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Re: TM + RDF was Re: Again: Anonymous Resources and literals

From: Graham Klyne <GK@ninebynine.org>
Date: Mon, 12 Mar 2001 15:50:54 +0000
Message-Id: <5.0.2.1.2.20010312154957.040b2ec0@joy.songbird.com>
To: "Jonathan Borden" <jborden@mediaone.net>
Cc: "Jan Grant" <Jan.Grant@bristol.ac.uk>, "RDF interest group" <www-rdf-interest@w3.org>, <srn@coolheads.com>
Jonathan,

I tend to agree, on all counts.

#g
--

At 09:38 AM 3/12/01 -0500, Jonathan Borden wrote:
> >From Steve and Michel's excellent presentation at the RDFIG F2F, I think
>that perhaps the most fruitful integration between topic maps and RDF is not
>in the area of syntaxes (do we really need yet another syntax :-) but rather
>for this _exact_ type of processing, that is how to 'merge' URIs
>representing anonymous resources when we have discovered that we are really
>talking about the same thing.
>
>What would be really useful (to me) would be an integration of the topic map
>processing model into RDF and this would perhaps be best accomplished at or
>aside the level of DAML+x
>
>-Jonthan
>
>
> > Jan,
> >
> > At 10:53 AM 3/12/01 +0000, Jan Grant wrote:
> >
> > >Have a look at http://tribble.ilrt.bris.ac.uk/~cmjg/rdf/discuss -
> >
> > I started my message to disagree with this bit:
> >
> > >There are obviously situations where we may need to have reference to the
> > >same resource multiple times (perhaps someone who is both an author and
> > >editor of a
> > >book appears twice in the capacity of 'contributor'). However, looking
> > >more closely at this example, it is evident to me that a set would more
> > >than suffice. Why?
> > >Well, are we solely interested in whether Joe Bloggs is a 'contributor'?
> > >If so, he either is, or he isn't. Set membership works like that. Are we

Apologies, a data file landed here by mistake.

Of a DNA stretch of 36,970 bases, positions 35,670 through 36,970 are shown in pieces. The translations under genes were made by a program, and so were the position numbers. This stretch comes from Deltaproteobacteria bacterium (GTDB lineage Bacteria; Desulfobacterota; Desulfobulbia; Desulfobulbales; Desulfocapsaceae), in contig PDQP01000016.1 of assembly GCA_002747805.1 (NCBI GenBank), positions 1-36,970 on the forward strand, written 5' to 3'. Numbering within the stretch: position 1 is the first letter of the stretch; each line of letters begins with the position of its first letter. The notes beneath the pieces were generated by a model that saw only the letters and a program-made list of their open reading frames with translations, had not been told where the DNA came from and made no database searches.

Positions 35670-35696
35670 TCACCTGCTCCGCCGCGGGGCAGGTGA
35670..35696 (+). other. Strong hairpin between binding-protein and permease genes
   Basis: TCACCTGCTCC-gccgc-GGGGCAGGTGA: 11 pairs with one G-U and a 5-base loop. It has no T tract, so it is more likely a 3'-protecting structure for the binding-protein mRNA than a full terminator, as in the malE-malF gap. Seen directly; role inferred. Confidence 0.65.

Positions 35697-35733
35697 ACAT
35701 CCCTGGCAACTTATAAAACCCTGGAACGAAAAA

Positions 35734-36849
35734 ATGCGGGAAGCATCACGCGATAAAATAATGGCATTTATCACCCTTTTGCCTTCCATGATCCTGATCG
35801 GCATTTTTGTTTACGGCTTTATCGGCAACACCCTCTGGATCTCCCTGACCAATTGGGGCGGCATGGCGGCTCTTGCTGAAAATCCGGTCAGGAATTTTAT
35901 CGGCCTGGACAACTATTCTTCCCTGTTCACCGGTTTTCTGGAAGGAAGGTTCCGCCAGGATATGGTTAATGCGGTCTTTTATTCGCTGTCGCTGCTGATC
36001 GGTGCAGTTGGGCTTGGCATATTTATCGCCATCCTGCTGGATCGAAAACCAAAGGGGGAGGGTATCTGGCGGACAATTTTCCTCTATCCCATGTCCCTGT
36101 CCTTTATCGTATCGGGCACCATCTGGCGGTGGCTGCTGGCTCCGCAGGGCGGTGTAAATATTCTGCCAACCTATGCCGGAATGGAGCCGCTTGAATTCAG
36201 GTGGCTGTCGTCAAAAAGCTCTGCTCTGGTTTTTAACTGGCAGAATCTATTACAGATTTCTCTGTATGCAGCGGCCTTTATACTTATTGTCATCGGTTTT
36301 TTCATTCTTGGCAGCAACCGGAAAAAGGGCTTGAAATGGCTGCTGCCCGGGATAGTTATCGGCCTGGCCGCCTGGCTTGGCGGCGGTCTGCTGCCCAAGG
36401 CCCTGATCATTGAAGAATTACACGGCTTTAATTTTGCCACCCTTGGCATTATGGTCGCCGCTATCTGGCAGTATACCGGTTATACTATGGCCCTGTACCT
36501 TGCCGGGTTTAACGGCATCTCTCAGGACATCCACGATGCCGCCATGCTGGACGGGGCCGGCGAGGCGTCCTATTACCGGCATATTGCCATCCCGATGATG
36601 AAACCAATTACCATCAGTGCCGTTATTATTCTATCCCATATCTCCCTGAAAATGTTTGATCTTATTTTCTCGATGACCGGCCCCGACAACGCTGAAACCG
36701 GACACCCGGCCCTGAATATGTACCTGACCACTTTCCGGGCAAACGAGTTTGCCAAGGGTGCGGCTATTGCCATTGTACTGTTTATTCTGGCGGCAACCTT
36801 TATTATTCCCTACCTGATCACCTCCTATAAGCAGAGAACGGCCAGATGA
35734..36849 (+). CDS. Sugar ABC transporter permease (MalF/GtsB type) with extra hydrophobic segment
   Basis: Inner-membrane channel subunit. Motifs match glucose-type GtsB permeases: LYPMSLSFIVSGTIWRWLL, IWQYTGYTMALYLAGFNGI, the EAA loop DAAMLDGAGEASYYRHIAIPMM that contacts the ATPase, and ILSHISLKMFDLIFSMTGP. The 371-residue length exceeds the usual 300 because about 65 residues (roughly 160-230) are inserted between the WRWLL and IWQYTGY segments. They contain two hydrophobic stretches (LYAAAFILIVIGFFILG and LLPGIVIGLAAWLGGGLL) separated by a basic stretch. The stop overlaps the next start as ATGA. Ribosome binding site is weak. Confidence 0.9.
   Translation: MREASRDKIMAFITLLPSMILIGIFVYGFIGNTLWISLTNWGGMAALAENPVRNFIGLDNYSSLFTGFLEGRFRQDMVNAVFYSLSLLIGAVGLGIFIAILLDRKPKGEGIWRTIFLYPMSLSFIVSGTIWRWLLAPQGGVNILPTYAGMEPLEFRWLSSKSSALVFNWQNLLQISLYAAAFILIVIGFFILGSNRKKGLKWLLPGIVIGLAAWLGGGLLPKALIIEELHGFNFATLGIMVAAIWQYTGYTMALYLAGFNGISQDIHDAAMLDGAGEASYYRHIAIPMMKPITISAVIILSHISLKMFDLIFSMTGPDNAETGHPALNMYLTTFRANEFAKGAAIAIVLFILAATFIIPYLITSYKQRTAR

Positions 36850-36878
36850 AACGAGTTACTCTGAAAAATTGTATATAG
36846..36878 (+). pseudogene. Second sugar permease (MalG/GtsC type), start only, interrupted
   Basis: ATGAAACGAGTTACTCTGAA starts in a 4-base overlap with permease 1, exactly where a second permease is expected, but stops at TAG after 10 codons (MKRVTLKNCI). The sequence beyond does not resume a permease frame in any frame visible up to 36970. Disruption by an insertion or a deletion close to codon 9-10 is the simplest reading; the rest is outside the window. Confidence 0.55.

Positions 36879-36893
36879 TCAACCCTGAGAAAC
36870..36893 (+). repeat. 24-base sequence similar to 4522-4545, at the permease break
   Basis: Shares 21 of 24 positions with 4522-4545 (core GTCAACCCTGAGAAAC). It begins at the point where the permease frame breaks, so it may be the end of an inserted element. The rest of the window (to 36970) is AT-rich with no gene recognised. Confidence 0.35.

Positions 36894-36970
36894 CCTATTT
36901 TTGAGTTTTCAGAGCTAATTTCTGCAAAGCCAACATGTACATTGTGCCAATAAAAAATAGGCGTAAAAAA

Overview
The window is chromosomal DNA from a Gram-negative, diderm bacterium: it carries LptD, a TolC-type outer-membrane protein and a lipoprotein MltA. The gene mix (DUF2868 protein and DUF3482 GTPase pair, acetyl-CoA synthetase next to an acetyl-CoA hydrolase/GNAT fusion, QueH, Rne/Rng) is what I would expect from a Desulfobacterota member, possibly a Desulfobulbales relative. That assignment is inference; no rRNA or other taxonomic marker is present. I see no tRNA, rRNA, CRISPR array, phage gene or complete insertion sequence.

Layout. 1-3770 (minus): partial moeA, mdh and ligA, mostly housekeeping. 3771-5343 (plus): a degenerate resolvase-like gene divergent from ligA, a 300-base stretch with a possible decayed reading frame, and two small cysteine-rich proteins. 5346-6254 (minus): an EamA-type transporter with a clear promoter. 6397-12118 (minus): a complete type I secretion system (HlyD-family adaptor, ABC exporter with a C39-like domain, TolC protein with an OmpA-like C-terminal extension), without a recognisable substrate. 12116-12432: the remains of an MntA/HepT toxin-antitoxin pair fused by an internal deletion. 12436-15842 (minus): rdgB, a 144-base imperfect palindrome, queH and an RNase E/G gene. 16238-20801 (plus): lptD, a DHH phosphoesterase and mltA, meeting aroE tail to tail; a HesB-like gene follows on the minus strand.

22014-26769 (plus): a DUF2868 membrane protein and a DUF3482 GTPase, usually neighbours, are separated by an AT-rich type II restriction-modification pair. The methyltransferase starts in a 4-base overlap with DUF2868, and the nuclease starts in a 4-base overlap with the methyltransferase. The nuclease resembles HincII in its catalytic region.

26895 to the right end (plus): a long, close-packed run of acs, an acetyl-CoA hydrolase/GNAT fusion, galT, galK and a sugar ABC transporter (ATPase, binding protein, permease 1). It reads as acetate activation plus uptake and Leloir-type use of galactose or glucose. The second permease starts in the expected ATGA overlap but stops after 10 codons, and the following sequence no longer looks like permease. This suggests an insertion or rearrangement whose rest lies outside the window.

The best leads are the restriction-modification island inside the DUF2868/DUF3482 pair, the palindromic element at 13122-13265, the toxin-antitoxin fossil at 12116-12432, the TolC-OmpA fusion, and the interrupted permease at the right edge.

> > >interested, instead, in
> > >the number of times or the different roles that Joe Bloggs contributed?
>In
> > >which case, surely the collection we're talking about is a set of events
> > >or roles which carry
> > >the extra information required to distinguish 'Joe Bloggs as author' from
> > >'Joe Bloggs as editor'. That's why I think bag should have been set.
> >
> > ...but then realized that it might shed some useful light on the way
> > literals may be handled (something that you may have been alluding to
>later
> > when you mention "virtual nodes"?), and that I would then be fully in
> > agreement with the above.
> >
> > My counter-example was to be the book with three authors named "Smith",
> > "Smith" and "Jones".  To represent the raw information from which one
>could
> > draw up a list of the book's authors, I think that a bag, not a set would
> > be required.  But note that this argument only makes sense if the authors
> > are represented by their literal names, which (in RDF terms) is a rather
> > half-hearted approach to capturing the knowledge.  If the authors were
> > represented by resources, then everything you say above would apply.
> >
> > This led me to thinking that a literal should maybe stand for an anonymous
> > resource which happens to have a property:
> >
> >    [ >-rdf:value-> data:,Smith ]
> >
> > By this approach, the two "Smith" literals would stand for different
>resources.
> >
> > ...
> >
> > On a related note, I wonder if our discussions are not in danger of
> > conflating two distinct issues:
> >
> >    anonymity of resources (which I take to mean that we don't *know* their
>URI)
> > and
> >    existential quantification of a resource.
> >
> > (I'm still undecided whether I agree that existential quantification is a
> > distinguished feature of a resource or whether at some level *all*
> > resources are thus quantified.  Following discussions in Boston, I do
>agree
> > that some distinction is needed for practical purposes when performing
> > queries in an RDG graph, but I'm not yet sure that "Backwards E" is it.)
> >
> > #g
> >
> >
> > ------------
> > Graham Klyne
> > GK@NineByNine.org
> >

------------
Graham Klyne
(GK@ACM.ORG)
Received on Monday, 12 March 2001 12:56:29 GMT

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